Harry Perkins Institute of Medical Research study finds honeybee venom rapidly kills aggressive breast cancer cells. The study also found when the venom’s main component was combined with existing chemotherapy drugs, it was extremely efficient at reducing tumor growth in mice.
Dr Ciara Duffy from the Harry Perkins Institute of Medical Research and The University of Western Australia, tested the effect of the venom on the clinical subtypes of breast cancer, including triple-negative breast cancer, which has limited treatment options.
It was discovered that a specific concentration of honeybee venom can induce 100% cancer cell death, while having minimal effects on normal cells.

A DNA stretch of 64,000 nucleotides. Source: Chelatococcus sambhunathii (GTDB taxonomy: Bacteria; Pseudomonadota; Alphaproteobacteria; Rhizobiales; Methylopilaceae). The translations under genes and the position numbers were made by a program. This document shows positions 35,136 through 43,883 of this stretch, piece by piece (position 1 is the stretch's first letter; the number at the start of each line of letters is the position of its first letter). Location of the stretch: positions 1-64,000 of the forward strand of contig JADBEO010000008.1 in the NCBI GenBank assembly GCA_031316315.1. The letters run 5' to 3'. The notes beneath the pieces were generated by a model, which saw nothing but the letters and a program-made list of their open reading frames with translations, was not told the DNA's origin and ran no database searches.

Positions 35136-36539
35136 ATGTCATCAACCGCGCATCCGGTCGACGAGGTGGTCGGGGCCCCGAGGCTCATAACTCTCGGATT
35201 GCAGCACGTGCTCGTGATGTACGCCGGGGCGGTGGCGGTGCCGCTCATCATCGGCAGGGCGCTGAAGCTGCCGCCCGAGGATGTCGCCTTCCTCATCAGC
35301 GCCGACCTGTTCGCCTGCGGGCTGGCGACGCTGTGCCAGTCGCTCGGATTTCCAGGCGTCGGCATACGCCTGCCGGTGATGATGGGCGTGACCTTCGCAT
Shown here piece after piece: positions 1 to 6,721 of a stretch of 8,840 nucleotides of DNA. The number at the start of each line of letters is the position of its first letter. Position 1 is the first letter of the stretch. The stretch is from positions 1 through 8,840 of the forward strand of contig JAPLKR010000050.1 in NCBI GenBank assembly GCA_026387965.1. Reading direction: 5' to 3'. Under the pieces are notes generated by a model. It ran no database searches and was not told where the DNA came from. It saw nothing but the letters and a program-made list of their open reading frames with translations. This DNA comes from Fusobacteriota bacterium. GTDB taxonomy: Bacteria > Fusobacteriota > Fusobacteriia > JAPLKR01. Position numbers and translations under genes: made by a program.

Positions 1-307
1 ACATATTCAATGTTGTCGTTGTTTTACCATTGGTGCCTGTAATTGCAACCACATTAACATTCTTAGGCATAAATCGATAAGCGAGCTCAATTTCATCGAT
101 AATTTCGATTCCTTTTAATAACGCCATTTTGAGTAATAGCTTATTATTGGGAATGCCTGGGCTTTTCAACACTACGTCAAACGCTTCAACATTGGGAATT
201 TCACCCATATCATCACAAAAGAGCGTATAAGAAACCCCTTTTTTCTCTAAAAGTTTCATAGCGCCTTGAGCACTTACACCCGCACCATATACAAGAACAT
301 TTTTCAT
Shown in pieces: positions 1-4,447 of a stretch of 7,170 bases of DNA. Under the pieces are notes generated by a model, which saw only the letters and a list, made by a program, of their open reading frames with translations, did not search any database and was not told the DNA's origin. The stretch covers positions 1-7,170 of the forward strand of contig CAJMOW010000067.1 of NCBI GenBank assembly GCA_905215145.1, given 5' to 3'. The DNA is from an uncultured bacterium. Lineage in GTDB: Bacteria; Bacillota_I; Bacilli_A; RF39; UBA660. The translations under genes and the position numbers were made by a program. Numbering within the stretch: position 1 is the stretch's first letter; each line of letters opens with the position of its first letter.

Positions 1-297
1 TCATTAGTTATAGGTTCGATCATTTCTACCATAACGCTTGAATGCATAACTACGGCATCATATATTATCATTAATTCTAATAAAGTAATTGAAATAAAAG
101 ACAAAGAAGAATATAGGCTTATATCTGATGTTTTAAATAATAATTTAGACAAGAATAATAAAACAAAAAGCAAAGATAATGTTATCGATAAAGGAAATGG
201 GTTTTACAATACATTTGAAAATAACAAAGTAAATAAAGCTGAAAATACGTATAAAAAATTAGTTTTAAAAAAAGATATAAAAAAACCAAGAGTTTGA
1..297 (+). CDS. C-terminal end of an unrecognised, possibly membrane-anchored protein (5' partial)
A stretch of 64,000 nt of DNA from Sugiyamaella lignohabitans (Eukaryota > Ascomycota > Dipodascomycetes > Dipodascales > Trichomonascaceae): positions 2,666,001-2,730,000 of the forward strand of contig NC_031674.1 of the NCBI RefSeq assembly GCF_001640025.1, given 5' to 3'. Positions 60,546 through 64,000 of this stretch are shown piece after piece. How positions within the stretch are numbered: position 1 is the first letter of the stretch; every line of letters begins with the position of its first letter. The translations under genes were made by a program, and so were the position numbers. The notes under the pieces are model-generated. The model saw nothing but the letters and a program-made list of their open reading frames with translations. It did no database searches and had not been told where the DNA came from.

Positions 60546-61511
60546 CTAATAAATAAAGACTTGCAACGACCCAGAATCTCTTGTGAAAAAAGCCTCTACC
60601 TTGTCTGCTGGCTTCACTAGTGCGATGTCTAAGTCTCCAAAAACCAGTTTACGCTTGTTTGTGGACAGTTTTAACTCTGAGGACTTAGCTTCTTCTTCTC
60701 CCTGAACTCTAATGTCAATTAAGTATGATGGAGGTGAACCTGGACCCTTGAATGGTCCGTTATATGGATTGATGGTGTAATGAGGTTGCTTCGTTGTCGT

Melittin in honeybee venom also had another remarkable effect; as it was able to substantially reduce the chemical messages of cancer cells that are essential to cancer cell growth and cell division.
One of the first reports of the effects of bee venom was published in Nature in 1950, where the venom reduced the growth of tumor’s in plants. However, Dr Duffy said it was only in the past two decades that interest grew substantially into the effects of honeybee venom on different cancers.
This is definitely a remarkable discovery and, in the future, studies will be required to formally assess the optimum method of delivery of melittin, as well as toxicities and maximum tolerated doses.